Just when you thought it was safe to ride the No. 5 bus from the Aquinnah Cliffs …
Let me rephrase. It is perfectly safe to ride that bus, as well as all of the buses on the routes run by the Martha’s Vineyard Transit Authority (VTA). And let’s face it, when you’re doing the tourist thing, that all-day fare the VTA offers up cannot be beat.
Just don’t forget your Jaws Fest 2005 hat on the 4:10 pm bus departing from the Aquinnah Cliffs.
Regrettably, that’s what happened to me. I haven’t been so disconsolate since the late Lee Fierro — the longtime director of the Island Theater Workshop — refused to slap me outside one of the festival’s signing events in Edgartown, 16 years ago.
Though I got the John Hancocks of “Jaws” cinematographer Bill Butler and “Jaws” screenwriter Carl Gottlieb, I really wanted that of Fierro, who passed away last year due to COVID-19. However, even with my wife’s blessing and eager coaxing, the actress best known for playing the grieving Mrs. Kintner in “Jaws” didn’t do to me what it reportedly took her 17 takes to do to Roy Scheider.
But I digress.
See, late last month, my family and I arrived in Falmouth on a beautiful Tuesday afternoon, ready to explore the Cape. I was bummed that the Commodores wrapped their baseball season about 10 days earlier, but very excited that we were going back to the place where one of my favorite movies was filmed.
“Jaws” has always had a special space in my heart, because it was the last picture my mother and father and I had seen together as a family. To this day, I still recall my mother’s peals of laughter after she was practically frightened out of her seat when she saw Ben Gardener’s head come out of his damaged boat’s hull.
Like most fans of the movie, I can quote all the famous lines. This has sometimes proven to be an annoyance to people. I can’t tell you the amount of times I’ve worked a variation of Scheider’s “You’re gonna need a bigger boat” — the 35th greatest line in film history, according to the American Film Institute — into ordinary conversation.
Or used Scheider’s line — “That’s one bad hat, Harry” — for any man who’s wearing a really bad straw chapeau, like Alexander Godunov wore in “Witness.”
One of my friends and co-workers, Tina Connell, even refused to carpool with me because she knew I’d try to run “Jaws” dialogue in the front seat while she was behind the wheel. (After all these years, I’m admittedly still a little shaky doing Quint’s Indianapolis monologue.)
Professionally, I’ve even written about Edgar Harrell, the last living U.S. Marine who was a survivor of the real U.S.S. Indianapolis tragedy, which was the inspiration for Robert Shaw’s memorable speech. Sadly, Harrell died last year too, one month after Fierro.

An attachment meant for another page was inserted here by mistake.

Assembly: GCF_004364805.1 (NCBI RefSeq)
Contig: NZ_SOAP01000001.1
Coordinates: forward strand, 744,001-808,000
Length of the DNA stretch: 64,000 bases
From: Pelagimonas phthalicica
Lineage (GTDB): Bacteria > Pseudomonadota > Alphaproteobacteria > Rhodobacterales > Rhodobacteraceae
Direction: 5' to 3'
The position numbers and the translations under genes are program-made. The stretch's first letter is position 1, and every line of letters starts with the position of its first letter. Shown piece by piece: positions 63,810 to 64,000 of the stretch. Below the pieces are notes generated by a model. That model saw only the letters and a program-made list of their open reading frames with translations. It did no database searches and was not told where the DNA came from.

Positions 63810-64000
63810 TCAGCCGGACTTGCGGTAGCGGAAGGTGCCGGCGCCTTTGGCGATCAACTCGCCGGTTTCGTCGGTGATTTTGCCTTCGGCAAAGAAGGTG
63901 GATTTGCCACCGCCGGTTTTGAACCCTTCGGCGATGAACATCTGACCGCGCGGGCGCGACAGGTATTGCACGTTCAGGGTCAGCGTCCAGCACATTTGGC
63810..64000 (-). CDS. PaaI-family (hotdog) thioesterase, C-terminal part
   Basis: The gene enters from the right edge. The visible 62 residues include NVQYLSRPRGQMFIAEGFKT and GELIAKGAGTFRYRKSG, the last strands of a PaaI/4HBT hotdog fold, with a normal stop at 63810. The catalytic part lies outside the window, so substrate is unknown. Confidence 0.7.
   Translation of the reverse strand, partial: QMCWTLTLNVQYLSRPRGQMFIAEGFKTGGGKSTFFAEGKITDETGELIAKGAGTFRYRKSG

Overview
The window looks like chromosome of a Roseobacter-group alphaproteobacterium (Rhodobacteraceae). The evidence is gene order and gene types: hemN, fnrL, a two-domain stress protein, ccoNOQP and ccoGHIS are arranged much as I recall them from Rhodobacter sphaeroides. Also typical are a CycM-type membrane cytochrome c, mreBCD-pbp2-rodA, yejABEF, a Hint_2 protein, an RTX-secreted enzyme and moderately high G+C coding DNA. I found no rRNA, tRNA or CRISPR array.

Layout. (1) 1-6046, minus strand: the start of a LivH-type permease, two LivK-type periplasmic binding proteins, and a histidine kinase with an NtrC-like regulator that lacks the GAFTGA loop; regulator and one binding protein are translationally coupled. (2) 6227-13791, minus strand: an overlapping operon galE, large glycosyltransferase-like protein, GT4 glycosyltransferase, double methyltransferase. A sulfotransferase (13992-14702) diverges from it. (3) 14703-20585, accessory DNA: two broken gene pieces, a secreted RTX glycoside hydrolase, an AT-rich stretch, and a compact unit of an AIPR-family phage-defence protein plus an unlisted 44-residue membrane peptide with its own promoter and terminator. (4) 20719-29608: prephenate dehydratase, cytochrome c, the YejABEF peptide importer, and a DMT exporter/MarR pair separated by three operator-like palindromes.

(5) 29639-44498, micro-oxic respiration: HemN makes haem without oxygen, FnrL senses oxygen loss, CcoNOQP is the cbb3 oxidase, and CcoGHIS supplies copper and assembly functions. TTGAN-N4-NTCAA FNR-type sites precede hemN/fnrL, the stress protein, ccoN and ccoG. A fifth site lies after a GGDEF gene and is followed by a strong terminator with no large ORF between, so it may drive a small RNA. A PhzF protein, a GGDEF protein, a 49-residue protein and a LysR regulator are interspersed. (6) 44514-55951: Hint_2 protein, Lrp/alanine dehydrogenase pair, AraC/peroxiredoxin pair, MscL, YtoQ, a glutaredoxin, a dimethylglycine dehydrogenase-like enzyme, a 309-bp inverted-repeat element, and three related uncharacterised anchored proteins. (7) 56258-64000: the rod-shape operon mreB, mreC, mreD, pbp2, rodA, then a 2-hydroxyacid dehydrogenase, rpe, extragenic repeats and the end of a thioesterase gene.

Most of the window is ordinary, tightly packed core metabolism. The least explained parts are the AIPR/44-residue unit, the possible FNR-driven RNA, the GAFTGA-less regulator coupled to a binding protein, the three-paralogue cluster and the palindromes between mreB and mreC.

Anyway, we boarded a ferry the next morning to Oak Bluffs, and after stopping at the famous Flying Horses Carousel, decided to take the No. 13 bus to Edgartown to eat at the Wharf Pub, the restaurant on Main Street which is managed by “Jaws” actor Jeffrey Voorhees — Alex Kintner himself. But since we were told that Voorhees wouldn’t be in till late that afternoon, we decided to head to the Aquinnah Cliffs and snap a few pictures of that breathtaking view.
While there, we learned about the Wampanoag Indians and, once we finished shopping, it was time to depart on the No. 5 bus. The last ferry back to Falmouth would depart at 6:50 pm, so we obviously didn’t want to be late.
The No. 5 bus brought us to West Tisbury, where we switched to the No. 4 bus. But that bus went out of service at the Martha Vineyard’s Airport stop.
Maybe it was the rush to get back to Oak Bluffs, maybe it was just the adrenaline of the day kicking in, or maybe it was just my sheer carelessness, but somewhere between West Tisbury and the Airport, my treasured 16-year-old hat went missing — a fact I didn’t realize until the No. 13 bus from Edgartown deposited us in Oak Bluffs.
The next day, I spoke with a woman named Helen from VTA’s Lost & Found unit, who told me what I had to do to get my hat back. Once home, I put a postage-paid envelope that had my return address within a larger envelope, and mailed it to the VTA at 11A St. in Edgartown.
Eighteen dollars and ninety-four cents later, the hat arrived safe and unharmed on the first Saturday of September.
With apologies to Jim Croce, and with a nod to filmmaker Bryan Singer’s Bad Hat Harry Productions — a company which got its name because of Scheider’s line — mine is the baddest hat I’ve ever owned.
A confirmed “Jaws” fan for 46 years, Douglas Gladstone is a freelance magazine writer and author of two books, who lives in the Capital District of New York with his long-suffering wife and daughter.